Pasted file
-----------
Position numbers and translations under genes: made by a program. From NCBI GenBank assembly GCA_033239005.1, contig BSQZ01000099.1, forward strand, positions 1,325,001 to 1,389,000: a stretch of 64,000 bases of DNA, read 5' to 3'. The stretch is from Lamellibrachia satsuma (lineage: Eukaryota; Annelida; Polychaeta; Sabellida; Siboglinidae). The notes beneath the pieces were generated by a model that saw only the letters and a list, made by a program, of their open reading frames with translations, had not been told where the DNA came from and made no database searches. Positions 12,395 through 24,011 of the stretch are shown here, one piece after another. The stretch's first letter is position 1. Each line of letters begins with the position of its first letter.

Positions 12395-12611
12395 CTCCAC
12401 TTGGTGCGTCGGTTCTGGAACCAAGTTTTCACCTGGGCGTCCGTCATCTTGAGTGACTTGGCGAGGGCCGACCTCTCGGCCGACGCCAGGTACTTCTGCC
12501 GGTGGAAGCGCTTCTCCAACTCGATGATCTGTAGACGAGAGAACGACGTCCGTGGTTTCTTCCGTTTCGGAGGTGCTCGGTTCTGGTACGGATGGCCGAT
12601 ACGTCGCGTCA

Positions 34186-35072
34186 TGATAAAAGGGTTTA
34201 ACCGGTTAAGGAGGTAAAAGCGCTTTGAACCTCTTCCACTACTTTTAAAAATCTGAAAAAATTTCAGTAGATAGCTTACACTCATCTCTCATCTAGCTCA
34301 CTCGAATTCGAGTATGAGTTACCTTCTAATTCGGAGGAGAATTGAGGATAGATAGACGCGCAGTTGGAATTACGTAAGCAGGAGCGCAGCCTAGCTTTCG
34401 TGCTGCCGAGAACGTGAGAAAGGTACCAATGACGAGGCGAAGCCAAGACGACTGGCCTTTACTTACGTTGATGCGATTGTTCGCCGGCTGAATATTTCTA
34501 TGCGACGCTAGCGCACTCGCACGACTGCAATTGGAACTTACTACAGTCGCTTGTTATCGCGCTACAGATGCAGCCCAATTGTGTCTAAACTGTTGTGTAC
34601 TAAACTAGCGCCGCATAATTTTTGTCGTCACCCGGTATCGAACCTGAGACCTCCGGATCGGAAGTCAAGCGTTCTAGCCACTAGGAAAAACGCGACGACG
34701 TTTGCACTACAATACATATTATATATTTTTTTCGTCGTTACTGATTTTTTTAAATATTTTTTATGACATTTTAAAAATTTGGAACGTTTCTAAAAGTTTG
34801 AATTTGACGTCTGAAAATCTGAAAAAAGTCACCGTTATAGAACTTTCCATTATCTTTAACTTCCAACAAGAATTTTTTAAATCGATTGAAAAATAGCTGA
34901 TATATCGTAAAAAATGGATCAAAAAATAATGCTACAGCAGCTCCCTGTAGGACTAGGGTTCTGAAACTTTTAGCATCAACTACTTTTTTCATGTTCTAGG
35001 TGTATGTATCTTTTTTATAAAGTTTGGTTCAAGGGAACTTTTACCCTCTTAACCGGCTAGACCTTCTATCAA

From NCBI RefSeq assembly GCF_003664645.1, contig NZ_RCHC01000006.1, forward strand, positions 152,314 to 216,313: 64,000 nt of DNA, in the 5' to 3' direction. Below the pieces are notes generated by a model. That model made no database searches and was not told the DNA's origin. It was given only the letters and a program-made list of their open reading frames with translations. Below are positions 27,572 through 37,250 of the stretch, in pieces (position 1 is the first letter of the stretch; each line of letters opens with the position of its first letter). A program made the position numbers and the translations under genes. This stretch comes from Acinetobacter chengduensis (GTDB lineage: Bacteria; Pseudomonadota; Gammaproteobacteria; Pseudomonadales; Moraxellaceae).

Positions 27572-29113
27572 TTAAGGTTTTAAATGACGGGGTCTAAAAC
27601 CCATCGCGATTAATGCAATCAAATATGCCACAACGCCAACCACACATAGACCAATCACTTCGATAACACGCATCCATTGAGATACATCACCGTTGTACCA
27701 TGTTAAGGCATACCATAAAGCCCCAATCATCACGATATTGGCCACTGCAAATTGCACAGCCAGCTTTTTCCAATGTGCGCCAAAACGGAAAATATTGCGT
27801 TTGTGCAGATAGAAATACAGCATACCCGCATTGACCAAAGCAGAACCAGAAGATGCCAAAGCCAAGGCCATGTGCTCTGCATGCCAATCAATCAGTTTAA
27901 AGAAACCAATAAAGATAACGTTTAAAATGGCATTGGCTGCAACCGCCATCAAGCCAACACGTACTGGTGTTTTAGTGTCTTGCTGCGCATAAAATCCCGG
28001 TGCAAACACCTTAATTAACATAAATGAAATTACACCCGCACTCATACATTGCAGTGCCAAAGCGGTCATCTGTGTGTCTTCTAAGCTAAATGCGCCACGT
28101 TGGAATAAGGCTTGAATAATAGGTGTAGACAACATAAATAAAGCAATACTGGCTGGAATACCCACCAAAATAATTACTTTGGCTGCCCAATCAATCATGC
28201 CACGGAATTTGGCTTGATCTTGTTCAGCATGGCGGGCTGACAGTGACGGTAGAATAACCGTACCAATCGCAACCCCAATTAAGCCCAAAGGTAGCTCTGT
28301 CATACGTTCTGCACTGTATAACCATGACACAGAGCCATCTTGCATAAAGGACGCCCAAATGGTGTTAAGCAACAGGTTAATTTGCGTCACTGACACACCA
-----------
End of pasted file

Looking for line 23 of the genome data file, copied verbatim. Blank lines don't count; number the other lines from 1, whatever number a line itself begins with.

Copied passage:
27801 TTGTGCAGATAGAAATACAGCATACCCGCATTGACCAAAGCAGAACCAGAAGATGCCAAAGCCAAGGCCATGTGCTCTGCATGCCAATCAATCAGTTTAA